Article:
Psych Congress Steering Committee member Edward Kaftarian, MD, explains how clinicians can navigate the federal limitation on prescribing controlled substances when treating patients outside of an authorized health care setting.
A program incorporated during the COVID-19 pandemic demonstrates that telehealth can be used to stay connected to older adults with cognitive impairment during public health emergencies, researchers reported.
Mental health clinicians have utilized telehealth to provide treatment throughout the COVID-19 pandemic, creating a need for alternative plans when technology fails and open conversations with patients to remain effective.
Utilizing technology for telehealth treatment and being unable to meet with patients in person has led many mental health clinicians to experience burnout, causing some of them to stop applying best practices and self-care techniques.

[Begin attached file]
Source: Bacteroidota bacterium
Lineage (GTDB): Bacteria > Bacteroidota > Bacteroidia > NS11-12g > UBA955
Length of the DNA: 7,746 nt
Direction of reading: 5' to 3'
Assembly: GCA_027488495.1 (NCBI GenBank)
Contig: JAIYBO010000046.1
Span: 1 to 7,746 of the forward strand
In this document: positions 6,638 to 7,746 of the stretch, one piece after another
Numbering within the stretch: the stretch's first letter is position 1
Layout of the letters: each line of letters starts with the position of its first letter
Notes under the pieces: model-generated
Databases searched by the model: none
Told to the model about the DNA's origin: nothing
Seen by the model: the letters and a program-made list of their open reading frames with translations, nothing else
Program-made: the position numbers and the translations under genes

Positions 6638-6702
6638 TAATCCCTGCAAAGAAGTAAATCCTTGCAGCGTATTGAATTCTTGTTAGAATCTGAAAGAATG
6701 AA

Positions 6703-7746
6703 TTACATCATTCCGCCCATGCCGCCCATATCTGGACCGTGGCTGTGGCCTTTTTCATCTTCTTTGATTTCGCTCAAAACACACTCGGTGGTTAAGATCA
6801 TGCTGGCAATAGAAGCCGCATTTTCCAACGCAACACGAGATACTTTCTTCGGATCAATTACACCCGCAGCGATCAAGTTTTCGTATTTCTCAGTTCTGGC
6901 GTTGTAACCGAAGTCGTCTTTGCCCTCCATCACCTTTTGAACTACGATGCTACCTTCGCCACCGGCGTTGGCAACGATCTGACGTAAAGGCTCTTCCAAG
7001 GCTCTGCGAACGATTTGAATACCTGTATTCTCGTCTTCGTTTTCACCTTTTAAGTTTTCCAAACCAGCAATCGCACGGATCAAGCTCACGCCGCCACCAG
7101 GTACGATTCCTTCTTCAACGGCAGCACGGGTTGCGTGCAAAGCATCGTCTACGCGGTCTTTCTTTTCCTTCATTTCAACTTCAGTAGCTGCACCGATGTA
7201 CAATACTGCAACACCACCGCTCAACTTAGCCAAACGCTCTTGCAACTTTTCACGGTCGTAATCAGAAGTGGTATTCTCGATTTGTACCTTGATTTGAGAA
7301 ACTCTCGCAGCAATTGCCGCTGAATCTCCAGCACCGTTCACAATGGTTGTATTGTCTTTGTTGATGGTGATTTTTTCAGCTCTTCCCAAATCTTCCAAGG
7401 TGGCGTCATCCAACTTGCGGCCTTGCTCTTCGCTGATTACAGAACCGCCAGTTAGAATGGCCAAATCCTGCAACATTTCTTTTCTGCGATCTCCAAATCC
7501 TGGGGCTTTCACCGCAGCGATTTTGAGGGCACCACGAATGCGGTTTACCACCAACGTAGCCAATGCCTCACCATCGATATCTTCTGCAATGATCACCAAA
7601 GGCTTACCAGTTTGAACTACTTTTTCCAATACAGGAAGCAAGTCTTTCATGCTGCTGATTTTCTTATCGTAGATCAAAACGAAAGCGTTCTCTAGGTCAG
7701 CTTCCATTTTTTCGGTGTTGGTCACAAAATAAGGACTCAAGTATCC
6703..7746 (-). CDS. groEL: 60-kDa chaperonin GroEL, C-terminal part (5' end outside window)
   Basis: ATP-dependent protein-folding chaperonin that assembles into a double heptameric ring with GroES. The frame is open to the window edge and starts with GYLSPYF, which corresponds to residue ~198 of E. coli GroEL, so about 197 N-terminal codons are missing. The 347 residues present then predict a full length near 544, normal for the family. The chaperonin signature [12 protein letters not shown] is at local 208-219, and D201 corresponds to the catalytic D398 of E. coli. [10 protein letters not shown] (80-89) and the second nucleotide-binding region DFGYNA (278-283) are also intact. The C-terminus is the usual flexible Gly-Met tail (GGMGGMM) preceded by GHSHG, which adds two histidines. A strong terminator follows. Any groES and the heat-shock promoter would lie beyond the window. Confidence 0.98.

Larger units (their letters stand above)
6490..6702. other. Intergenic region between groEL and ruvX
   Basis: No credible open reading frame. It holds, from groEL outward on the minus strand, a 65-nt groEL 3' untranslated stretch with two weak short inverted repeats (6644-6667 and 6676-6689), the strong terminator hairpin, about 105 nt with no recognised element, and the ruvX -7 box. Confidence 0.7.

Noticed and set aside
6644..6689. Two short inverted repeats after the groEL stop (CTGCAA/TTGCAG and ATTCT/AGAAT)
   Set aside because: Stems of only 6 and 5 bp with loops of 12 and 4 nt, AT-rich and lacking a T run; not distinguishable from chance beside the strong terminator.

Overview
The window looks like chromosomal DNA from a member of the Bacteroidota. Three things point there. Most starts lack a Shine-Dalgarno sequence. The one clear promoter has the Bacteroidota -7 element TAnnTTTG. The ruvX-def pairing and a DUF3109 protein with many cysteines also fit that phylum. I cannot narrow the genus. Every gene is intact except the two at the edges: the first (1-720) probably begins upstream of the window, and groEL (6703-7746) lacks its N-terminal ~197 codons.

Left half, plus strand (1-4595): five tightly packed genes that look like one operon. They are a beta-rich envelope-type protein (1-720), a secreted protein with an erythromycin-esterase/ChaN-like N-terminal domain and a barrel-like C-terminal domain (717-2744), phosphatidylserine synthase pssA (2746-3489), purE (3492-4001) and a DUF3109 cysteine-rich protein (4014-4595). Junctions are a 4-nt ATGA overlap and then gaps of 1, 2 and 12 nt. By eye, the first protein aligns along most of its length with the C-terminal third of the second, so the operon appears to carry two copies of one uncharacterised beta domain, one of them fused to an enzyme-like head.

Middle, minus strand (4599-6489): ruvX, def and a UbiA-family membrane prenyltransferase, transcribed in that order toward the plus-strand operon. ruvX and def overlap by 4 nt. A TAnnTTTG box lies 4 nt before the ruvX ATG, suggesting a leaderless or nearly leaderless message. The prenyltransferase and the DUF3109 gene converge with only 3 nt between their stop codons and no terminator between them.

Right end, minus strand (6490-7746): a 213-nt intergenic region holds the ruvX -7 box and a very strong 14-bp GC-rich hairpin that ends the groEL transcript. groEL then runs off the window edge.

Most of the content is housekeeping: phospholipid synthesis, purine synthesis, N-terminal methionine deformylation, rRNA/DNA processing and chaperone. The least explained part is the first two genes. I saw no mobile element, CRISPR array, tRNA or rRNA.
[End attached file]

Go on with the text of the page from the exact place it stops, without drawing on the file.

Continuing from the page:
The Centers for Medicare and Medicaid Services has issued new guidance that allows Medicare patients to receive mental health services through basic live videoconferencing regardless of geographic location.
Patients with binge eating disorder reported significant reductions in symptoms and impairment after receiving cognitive behavioral therapy-guided self-help treatment delivered over the phone by a health coach and assisted by a smartphone app.
Patients with residual depressive symptoms who received online mindfulness-based cognitive therapy (MBCT) plus usual care demonstrated significant gains in depression and functional outcomes, compared with patients who received usual care only.